Walgreens is buying Alliance Boots but keeping taxes Stateside

The US pharmacy giant has caved to political pressure and won't flip its headquarters to Europe to take advantage of lower taxes.

by Rachel Savage

Politicians and businesses on both sides of the Atlantic have been facing off over taxes for the last couple of years, with large US companies including Amazon, Starbucks, Apple and Google coming under fire in the UK over their European tax arrangements. Now the US government is turning up the heat on companies buying up British businesses in order to move their headquarters here and pay lower taxes.

While many businesses do the deals anyway, keeping their heads down while hoping the populist storm will blow over, Walgreens has clearly decided its reputation is worth more than a lower tax bill. The US pharmacy giant is buying up the remaining 55% of Alliance Boots it doesn’t own, but is staying put Stateside rather than shifting its headquarters to the UK or Switzerland, where Alliance Boots is based.

The £8.6bn deal -  £3.1bn in cash and the rest in Walgreens shares - is significantly more than the rumoured £5bn reported by Sky News this morning. It means Alliance Boots’ value has gone up by more than half (including currency swings) since the US company bought a 45% stake for $6.7bn (£4bn) in June 2012.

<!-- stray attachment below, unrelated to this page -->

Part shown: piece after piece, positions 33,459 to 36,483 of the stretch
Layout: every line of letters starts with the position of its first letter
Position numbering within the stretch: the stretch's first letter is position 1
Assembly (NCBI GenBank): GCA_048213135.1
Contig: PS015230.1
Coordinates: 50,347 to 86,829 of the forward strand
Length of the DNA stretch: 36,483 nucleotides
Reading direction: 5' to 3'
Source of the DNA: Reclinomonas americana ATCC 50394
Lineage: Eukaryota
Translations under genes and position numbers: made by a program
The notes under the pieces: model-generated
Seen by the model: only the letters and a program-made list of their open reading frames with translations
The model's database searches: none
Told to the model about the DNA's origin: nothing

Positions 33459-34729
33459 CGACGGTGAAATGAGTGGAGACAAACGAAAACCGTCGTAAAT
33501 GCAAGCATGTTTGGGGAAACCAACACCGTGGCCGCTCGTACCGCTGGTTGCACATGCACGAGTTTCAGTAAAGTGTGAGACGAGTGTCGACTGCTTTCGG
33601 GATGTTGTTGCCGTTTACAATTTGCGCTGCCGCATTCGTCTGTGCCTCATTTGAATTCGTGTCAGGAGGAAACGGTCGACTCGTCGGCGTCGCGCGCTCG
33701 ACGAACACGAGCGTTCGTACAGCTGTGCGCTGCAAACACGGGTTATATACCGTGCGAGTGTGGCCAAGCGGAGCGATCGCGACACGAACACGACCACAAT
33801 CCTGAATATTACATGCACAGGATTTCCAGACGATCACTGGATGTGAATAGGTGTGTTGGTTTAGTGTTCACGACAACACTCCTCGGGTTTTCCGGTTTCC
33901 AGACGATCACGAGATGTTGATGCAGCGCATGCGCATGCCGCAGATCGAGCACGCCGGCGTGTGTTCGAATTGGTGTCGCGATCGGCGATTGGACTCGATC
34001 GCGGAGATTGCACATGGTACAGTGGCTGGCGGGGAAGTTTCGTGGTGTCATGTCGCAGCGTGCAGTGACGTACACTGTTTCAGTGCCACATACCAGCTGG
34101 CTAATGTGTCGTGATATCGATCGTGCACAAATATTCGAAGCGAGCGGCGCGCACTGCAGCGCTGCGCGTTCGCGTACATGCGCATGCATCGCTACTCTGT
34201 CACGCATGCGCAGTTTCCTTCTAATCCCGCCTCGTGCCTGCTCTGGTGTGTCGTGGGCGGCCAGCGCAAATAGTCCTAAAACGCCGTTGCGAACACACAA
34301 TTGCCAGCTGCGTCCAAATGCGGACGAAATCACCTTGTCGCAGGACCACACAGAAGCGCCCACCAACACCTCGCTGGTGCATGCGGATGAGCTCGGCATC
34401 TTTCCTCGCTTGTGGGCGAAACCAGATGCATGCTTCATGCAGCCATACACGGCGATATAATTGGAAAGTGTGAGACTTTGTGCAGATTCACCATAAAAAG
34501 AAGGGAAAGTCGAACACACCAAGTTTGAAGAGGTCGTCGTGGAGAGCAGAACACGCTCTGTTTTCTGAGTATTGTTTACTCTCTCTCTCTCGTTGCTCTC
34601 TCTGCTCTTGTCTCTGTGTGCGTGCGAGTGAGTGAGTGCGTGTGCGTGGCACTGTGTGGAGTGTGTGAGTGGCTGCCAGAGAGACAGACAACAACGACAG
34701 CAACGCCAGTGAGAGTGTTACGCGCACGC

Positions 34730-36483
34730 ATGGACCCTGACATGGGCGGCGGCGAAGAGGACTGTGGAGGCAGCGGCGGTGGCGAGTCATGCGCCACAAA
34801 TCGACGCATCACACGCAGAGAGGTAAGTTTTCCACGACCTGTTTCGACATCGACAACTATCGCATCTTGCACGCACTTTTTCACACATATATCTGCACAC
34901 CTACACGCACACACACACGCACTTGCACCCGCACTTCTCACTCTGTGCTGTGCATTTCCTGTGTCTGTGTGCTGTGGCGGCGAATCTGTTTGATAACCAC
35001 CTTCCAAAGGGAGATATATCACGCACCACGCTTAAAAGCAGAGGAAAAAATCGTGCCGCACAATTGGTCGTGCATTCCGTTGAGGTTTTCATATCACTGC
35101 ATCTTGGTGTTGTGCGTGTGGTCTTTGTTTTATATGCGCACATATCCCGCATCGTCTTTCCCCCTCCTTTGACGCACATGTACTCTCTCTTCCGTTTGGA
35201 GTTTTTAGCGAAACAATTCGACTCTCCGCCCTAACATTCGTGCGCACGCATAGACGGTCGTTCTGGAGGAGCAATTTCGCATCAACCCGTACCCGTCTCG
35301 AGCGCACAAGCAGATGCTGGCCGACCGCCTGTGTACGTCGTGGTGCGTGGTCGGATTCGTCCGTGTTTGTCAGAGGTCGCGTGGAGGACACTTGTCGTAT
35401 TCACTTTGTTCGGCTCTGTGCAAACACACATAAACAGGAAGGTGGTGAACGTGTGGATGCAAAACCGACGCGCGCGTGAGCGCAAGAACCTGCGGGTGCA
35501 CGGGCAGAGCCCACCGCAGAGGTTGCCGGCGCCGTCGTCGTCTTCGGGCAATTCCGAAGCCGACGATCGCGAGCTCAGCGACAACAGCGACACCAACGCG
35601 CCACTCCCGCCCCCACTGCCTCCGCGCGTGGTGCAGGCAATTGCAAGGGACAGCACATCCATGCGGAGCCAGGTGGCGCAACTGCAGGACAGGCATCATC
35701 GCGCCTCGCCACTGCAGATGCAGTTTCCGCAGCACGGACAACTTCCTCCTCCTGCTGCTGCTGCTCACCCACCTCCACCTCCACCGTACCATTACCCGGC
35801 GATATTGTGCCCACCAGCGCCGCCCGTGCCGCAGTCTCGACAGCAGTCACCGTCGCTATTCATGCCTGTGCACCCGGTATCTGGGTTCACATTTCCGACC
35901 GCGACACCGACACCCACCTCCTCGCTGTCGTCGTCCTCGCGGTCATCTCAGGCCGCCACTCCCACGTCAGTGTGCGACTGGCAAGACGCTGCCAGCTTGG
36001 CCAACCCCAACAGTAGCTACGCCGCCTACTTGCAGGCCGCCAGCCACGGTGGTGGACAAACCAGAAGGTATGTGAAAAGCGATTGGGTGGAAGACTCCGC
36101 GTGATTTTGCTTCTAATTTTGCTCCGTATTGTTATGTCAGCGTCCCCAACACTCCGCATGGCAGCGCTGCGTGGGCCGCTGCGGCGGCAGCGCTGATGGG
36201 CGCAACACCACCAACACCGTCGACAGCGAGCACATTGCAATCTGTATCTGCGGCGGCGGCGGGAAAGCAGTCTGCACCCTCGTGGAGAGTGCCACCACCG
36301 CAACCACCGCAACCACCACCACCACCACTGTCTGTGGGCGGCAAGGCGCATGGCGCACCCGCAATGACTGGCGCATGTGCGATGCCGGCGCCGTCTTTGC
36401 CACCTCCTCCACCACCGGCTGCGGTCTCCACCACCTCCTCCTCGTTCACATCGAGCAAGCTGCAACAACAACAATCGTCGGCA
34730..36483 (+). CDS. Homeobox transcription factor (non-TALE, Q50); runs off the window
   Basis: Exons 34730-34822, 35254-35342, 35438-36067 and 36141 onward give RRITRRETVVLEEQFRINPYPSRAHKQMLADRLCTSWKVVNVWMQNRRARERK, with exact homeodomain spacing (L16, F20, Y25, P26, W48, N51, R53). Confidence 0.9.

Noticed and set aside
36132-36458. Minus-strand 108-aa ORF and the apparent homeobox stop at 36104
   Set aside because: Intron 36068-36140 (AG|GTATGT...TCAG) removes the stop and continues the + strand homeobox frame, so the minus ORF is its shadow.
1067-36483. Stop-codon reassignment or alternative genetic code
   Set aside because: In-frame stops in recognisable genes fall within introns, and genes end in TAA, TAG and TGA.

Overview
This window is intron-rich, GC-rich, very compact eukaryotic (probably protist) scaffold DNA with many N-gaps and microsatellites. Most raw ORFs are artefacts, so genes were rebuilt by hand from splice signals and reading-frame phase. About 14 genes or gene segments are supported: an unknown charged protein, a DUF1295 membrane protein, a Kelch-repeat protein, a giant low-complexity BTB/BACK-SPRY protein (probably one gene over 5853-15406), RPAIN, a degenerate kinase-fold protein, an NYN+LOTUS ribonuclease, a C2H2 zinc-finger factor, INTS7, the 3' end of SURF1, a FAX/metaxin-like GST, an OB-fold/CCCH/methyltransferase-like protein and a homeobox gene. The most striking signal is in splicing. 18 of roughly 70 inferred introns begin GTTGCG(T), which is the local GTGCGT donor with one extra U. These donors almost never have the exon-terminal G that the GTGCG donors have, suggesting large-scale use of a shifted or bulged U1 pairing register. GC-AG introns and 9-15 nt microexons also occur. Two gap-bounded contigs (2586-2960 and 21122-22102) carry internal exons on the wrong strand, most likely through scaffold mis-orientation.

The creation of the ‘first global pharmacy-led, health and wellbeing enterprise’ (mouthful, much?) will take place in February 2015, as part of the option Walgreens had in the original deal to buy up the remaining shares three years later. The two companies are touting the deal as a merger, with the new name of, you guessed it, Walgreens Alliance Boots. But given Walgreens’ market cap is more than $60bn, they’re not exactly equals.

It’s still a big payday for 73-year-old Italian billionaire and Alliance Boots executive chairman Stefano Pessina, who merged Alliance UniChem and Boots in 2006 before taking it private in a £12bn deal with the backing of private equity firm KKR. Walgreens’ largest shareholder is getting $1.7bn cash and another $2.8bn in shares, according to Forbes, but isn’t taking retirement just yet. He’s executive vice chairman of the combined company, responsible for strategy and, rather fittingly, M&A.

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